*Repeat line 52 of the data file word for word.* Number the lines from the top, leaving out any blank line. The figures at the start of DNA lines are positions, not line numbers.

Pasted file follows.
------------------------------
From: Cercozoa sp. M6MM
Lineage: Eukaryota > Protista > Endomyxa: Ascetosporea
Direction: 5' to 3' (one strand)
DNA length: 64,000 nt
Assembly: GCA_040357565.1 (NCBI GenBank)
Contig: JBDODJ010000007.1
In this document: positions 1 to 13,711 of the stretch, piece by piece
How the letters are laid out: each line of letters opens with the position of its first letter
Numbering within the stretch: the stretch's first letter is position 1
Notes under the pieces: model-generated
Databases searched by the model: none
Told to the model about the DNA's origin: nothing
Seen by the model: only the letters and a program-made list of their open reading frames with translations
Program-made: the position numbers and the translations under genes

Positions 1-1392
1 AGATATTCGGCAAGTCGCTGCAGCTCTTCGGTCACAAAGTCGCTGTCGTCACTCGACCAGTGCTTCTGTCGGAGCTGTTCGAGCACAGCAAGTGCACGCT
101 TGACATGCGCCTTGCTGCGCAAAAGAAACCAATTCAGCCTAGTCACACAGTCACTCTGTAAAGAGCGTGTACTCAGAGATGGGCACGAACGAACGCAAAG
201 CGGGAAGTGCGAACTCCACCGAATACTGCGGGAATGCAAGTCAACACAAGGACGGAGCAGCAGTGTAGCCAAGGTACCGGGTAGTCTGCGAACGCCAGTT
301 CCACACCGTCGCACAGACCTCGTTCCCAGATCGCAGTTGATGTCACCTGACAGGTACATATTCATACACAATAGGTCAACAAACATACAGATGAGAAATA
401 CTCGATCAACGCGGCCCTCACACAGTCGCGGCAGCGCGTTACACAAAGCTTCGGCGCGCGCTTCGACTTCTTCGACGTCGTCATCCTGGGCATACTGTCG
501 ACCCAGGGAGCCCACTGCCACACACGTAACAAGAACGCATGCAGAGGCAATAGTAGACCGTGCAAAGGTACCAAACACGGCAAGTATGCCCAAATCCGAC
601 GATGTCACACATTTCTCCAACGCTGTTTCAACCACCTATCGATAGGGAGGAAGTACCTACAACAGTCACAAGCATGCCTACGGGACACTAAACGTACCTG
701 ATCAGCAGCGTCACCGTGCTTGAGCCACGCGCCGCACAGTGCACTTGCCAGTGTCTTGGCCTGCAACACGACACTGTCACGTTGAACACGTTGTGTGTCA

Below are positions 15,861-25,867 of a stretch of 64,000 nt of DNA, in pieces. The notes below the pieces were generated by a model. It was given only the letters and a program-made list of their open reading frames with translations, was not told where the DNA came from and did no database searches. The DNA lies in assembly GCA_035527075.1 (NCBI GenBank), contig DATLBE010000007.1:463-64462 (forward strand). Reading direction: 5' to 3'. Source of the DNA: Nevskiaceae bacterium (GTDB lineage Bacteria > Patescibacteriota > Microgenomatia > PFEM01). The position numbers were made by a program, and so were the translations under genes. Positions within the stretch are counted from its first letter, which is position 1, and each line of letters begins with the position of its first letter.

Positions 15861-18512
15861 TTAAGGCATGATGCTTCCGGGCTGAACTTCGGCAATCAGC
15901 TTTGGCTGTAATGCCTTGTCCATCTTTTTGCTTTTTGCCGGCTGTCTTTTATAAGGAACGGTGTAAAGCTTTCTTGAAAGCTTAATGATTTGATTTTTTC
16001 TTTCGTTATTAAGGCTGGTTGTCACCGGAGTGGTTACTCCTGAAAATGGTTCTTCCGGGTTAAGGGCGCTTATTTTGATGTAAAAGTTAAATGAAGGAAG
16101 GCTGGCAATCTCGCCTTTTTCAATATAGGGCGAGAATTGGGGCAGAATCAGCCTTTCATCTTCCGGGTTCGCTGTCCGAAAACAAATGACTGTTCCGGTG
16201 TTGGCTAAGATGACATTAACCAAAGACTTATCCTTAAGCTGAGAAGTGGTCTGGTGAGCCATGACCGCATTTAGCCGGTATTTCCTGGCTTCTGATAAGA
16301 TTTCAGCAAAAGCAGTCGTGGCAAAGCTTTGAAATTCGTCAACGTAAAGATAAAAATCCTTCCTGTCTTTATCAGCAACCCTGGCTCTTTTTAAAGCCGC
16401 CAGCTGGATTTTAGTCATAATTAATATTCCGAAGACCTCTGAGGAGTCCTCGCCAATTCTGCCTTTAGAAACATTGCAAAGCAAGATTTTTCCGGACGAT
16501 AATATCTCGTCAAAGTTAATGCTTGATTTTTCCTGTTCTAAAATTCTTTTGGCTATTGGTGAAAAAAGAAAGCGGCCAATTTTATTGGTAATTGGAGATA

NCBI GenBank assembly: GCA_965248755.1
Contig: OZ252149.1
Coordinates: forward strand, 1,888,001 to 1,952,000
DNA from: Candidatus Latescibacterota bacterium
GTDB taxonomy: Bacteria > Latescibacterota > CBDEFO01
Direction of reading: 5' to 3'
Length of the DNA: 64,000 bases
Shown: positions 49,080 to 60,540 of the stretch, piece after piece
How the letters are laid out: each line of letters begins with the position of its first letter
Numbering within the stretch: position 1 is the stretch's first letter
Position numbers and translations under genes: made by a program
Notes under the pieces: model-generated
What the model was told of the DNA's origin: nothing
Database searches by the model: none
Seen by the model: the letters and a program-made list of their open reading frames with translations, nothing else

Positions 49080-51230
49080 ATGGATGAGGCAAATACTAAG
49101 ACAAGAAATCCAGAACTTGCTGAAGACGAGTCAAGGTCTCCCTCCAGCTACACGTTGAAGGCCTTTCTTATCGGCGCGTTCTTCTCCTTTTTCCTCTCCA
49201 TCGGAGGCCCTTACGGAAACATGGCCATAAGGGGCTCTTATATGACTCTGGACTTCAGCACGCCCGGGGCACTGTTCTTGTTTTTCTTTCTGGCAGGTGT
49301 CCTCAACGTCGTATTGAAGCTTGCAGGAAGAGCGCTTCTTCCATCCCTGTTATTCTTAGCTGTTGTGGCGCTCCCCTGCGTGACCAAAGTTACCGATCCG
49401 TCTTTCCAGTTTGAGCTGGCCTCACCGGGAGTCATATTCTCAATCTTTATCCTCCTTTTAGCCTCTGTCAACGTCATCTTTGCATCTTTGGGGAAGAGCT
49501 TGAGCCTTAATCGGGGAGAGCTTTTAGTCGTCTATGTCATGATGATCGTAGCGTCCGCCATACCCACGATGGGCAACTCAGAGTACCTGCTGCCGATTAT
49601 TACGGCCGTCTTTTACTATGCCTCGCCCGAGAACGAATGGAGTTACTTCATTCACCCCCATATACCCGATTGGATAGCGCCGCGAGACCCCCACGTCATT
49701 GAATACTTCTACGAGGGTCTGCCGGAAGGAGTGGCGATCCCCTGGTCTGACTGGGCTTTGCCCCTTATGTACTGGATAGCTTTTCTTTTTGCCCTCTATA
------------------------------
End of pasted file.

49201 TCGGAGGCCCTTACGGAAACATGGCCATAAGGGGCTCTTATATGACTCTGGACTTCAGCACGCCCGGGGCACTGTTCTTGTTTTTCTTTCTGGCAGGTGT